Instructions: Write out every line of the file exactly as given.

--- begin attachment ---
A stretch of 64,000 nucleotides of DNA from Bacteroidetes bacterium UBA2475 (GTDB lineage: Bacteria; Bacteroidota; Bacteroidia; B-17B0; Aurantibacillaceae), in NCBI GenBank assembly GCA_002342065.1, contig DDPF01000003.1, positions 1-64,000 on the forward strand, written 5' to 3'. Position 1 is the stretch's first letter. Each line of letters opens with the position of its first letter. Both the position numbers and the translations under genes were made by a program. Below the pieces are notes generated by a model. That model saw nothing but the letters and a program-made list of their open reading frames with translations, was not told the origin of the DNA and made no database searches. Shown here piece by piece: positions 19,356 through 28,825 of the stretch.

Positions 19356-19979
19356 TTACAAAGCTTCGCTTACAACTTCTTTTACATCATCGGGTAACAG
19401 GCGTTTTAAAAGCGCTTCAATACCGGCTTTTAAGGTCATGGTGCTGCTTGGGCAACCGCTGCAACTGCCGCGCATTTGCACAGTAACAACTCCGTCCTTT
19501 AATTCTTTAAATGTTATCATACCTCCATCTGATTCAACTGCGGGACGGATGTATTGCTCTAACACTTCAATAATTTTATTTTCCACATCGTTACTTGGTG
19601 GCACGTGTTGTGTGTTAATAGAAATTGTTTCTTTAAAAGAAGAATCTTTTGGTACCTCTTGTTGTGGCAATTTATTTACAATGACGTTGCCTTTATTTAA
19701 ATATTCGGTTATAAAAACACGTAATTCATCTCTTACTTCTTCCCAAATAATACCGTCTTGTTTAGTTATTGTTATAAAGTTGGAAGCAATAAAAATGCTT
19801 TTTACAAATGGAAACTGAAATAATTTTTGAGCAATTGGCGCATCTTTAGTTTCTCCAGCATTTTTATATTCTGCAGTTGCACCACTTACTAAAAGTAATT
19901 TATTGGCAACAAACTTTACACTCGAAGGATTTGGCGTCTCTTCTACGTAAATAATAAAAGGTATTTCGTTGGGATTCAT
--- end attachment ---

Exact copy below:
A stretch of 64,000 nucleotides of DNA from Bacteroidetes bacterium UBA2475 (GTDB lineage: Bacteria; Bacteroidota; Bacteroidia; B-17B0; Aurantibacillaceae), in NCBI GenBank assembly GCA_002342065.1, contig DDPF01000003.1, positions 1-64,000 on the forward strand, written 5' to 3'. Position 1 is the stretch's first letter. Each line of letters opens with the position of its first letter. Both the position numbers and the translations under genes were made by a program. Below the pieces are notes generated by a model. That model saw nothing but the letters and a program-made list of their open reading frames with translations, was not told the origin of the DNA and made no database searches. Shown here piece by piece: positions 19,356 through 28,825 of the stretch.

Positions 19356-19979
19356 TTACAAAGCTTCGCTTACAACTTCTTTTACATCATCGGGTAACAG
19401 GCGTTTTAAAAGCGCTTCAATACCGGCTTTTAAGGTCATGGTGCTGCTTGGGCAACCGCTGCAACTGCCGCGCATTTGCACAGTAACAACTCCGTCCTTT
19501 AATTCTTTAAATGTTATCATACCTCCATCTGATTCAACTGCGGGACGGATGTATTGCTCTAACACTTCAATAATTTTATTTTCCACATCGTTACTTGGTG
19601 GCACGTGTTGTGTGTTAATAGAAATTGTTTCTTTAAAAGAAGAATCTTTTGGTACCTCTTGTTGTGGCAATTTATTTACAATGACGTTGCCTTTATTTAA
19701 ATATTCGGTTATAAAAACACGTAATTCATCTCTTACTTCTTCCCAAATAATACCGTCTTGTTTAGTTATTGTTATAAAGTTGGAAGCAATAAAAATGCTT
19801 TTTACAAATGGAAACTGAAATAATTTTTGAGCAATTGGCGCATCTTTAGTTTCTCCAGCATTTTTATATTCTGCAGTTGCACCACTTACTAAAAGTAATT
19901 TATTGGCAACAAACTTTACACTCGAAGGATTTGGCGTCTCTTCTACGTAAATAATAAAAGGTATTTCGTTGGGATTCAT